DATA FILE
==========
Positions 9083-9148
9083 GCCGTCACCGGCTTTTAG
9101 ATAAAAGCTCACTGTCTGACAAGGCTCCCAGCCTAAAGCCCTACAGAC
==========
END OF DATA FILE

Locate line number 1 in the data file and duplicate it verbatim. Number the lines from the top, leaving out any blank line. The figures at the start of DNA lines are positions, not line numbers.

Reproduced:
Positions 9083-9148